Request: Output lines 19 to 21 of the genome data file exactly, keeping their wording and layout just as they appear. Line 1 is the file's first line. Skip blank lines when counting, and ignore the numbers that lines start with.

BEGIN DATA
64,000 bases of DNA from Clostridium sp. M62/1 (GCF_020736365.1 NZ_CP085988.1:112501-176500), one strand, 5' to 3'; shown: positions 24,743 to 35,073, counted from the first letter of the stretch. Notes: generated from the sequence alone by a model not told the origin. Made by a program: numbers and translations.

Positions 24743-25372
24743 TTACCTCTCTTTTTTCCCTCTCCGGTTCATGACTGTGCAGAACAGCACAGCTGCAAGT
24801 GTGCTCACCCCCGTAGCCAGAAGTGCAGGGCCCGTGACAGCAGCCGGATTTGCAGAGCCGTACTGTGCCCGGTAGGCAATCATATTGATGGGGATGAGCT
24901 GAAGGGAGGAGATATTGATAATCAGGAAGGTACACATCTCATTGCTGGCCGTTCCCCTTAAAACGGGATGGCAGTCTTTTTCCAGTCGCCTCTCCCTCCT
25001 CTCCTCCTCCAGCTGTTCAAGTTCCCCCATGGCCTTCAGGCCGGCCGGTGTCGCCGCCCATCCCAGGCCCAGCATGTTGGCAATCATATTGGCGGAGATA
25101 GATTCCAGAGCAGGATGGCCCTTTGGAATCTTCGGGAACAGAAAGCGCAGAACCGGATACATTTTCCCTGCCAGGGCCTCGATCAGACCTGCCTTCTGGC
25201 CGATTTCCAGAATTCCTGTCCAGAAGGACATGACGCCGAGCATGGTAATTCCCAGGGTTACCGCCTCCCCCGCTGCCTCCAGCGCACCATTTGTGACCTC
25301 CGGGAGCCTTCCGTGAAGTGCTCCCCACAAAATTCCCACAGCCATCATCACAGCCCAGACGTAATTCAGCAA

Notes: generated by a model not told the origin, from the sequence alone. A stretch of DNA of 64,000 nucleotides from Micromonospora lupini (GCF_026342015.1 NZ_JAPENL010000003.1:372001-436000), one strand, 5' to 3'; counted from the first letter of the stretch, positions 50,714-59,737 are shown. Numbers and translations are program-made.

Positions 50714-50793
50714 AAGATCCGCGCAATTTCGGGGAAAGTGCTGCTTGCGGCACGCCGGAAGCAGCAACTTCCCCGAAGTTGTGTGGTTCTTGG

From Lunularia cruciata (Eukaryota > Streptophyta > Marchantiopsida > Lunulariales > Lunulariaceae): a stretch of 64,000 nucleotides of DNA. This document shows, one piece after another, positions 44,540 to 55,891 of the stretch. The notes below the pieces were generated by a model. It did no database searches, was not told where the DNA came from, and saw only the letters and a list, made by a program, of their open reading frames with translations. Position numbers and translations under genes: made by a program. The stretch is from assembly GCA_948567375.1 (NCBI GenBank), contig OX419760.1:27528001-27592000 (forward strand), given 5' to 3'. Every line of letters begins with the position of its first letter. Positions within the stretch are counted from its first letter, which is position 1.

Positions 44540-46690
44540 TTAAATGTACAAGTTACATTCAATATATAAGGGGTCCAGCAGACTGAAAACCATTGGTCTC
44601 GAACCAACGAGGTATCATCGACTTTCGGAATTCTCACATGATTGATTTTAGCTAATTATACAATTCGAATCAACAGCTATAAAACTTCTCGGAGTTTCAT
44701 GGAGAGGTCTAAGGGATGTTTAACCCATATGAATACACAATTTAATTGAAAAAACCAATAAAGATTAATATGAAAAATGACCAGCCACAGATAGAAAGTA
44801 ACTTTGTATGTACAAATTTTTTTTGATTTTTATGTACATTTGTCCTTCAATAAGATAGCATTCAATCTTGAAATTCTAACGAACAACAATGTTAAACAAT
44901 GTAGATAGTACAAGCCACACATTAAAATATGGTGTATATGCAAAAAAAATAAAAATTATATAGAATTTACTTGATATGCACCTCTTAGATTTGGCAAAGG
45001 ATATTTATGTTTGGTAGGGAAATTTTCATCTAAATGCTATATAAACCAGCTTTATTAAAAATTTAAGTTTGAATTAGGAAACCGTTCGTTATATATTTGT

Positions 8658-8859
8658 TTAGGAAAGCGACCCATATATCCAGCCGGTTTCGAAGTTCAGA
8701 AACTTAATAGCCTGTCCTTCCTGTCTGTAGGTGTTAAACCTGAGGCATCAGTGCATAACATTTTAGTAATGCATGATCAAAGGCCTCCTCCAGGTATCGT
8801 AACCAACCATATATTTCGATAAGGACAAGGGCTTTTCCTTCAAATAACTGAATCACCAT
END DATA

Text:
44901 GTAGATAGTACAAGCCACACATTAAAATATGGTGTATATGCAAAAAAAATAAAAATTATATAGAATTTACTTGATATGCACCTCTTAGATTTGGCAAAGG
45001 ATATTTATGTTTGGTAGGGAAATTTTCATCTAAATGCTATATAAACCAGCTTTATTAAAAATTTAAGTTTGAATTAGGAAACCGTTCGTTATATATTTGT

Positions 8658-8859